Schumacher in his Ferrari F399When air is asked to follow a curve (or a change of direction), as long as it is shallow, it won't have any trouble. However, when the curve is quite sharp, or the direction change sudden (which is the case when it meets a sharp pointed object), the air will separate from the surface, as it doesn't have the energy to follow it. This situation is undesired because the boundary layer will be larger, and so will slow the air in front, basically acting as a barrier to oncoming air - just like a solid surface would. So having a point supposedly piercing through the air actually increases the drag!

So a round shape is ideal aerodynamically, right? Wrong! With a ball moving through the air, the air initially follows the curve of the ball as it grows - the air finds this easy. However, when it passes the maximum radius of the ball, it must continue to follow the surface which is now decreasing in size. This, for the air, is more difficult, and soon after the point of maximum radius, it will give up! It will become detached from the surface, and the air will become turbulent.

This turbulent air swirls around randomly, and is low in pressure compared to the freestream air, so creates a suction force in the opposite direction to the ball's motion, slowing it down. With the previously mentioned teardrop shape, the air follows the frontal curve, similar to the ball, but where it would break away with the round ball, the teardrop offers the air a curve with a slope it can cope with. It follows this curve, and leaves the object cleanly, causing much less drag. An example of the use of the teardrop shape is in suspension members, which if simply round, would create far more drag.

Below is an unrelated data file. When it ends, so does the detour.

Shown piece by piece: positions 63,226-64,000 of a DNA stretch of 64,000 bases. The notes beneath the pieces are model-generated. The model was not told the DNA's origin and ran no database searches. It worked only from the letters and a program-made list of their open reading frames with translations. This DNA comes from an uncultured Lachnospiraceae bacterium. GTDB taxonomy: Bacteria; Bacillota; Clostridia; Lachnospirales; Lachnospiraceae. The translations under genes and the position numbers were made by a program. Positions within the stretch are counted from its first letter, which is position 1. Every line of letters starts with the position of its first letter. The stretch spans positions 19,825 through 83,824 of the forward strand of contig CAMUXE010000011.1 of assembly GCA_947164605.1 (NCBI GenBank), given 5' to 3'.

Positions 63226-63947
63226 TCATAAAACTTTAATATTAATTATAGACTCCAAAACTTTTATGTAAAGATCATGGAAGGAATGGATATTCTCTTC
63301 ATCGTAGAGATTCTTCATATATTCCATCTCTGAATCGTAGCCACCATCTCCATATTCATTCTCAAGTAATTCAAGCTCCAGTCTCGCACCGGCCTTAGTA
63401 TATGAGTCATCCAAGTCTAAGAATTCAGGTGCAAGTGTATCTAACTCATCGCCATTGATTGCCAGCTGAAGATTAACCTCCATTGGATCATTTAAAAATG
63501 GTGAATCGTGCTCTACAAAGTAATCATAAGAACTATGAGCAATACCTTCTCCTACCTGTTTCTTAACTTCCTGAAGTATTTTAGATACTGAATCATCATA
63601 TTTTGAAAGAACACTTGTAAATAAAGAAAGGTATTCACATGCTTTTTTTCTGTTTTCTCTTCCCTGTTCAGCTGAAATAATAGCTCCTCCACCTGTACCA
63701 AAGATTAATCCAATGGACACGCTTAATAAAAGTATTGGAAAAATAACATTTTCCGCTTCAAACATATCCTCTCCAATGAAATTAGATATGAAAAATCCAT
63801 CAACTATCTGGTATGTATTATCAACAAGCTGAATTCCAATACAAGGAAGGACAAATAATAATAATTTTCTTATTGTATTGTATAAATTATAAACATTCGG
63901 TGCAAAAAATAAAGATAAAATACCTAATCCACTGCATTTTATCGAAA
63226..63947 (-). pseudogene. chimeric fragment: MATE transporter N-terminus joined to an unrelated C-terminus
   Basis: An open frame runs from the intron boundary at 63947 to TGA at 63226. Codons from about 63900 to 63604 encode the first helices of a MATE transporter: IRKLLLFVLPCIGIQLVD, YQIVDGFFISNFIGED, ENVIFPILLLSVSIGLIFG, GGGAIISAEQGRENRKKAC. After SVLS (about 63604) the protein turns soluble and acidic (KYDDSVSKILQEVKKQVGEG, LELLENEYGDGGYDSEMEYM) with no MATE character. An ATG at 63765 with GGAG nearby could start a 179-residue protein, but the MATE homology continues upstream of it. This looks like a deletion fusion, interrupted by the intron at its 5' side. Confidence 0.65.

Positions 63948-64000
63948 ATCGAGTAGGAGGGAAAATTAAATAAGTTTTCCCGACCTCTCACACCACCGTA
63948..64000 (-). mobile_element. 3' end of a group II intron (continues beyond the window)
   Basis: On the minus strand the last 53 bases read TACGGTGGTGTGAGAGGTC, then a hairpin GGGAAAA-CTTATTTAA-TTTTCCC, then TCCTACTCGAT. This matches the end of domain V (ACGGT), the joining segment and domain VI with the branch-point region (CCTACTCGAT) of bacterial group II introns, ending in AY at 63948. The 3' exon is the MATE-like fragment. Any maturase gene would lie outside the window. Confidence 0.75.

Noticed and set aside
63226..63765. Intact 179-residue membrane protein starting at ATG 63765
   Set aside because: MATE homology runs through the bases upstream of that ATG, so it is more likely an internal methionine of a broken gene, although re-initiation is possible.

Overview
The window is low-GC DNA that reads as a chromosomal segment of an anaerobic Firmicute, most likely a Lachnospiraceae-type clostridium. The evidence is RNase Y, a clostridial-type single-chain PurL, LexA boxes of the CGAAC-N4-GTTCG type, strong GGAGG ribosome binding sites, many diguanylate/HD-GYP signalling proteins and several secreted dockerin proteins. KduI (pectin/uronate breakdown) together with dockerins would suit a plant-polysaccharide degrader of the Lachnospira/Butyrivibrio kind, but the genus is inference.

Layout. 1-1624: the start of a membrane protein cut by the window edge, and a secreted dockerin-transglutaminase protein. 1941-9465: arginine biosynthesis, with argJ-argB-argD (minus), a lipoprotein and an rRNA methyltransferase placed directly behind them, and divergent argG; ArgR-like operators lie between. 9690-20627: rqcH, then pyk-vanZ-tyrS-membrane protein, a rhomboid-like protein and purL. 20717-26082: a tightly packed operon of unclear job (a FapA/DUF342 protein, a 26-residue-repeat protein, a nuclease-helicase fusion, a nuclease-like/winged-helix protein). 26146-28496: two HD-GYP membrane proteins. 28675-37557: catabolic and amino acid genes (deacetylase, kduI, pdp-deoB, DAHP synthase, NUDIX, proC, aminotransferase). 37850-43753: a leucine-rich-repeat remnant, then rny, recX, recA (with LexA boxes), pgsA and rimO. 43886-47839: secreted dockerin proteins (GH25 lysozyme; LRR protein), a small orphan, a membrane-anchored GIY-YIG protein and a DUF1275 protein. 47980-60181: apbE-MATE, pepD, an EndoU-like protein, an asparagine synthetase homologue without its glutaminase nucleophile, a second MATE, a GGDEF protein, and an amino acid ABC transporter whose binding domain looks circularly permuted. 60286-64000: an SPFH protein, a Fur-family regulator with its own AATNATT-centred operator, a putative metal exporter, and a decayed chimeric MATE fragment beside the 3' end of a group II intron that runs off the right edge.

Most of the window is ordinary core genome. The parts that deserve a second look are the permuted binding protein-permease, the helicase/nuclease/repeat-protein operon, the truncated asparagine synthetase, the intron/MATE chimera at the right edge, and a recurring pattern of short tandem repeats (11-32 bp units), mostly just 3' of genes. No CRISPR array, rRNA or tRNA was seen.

The final type of drag is called Induced Drag. This comes as an unwanted but irremovable product of downforce, and is why it was stated earlier that the aerodynamicist's dream of maximum downforce with minimum drag is just that! More will be explained in the next section, however, and for now simply accept it exists as the third type of drag.

These three drags add up to create an annoying problem for the vehicle designer! The more drag a vehicle has, the harder its engine must work to move it along at the same speed. However, with the ever increasing power of engines, high speeds can be attained even with lots of drag, and this is why the aim of the F1 designers is, first and foremost, to obtain downforce and worry about drag later.

Previous Parts in this Series: Parts 1 & 2 | Part 3 | Part 4A | Part 4B | Part 4C | Part 5A | Part 5B | Part 6A | Part 6B | Part 7A

Will Gray© 2000 Kaizar.Com, Incorporated.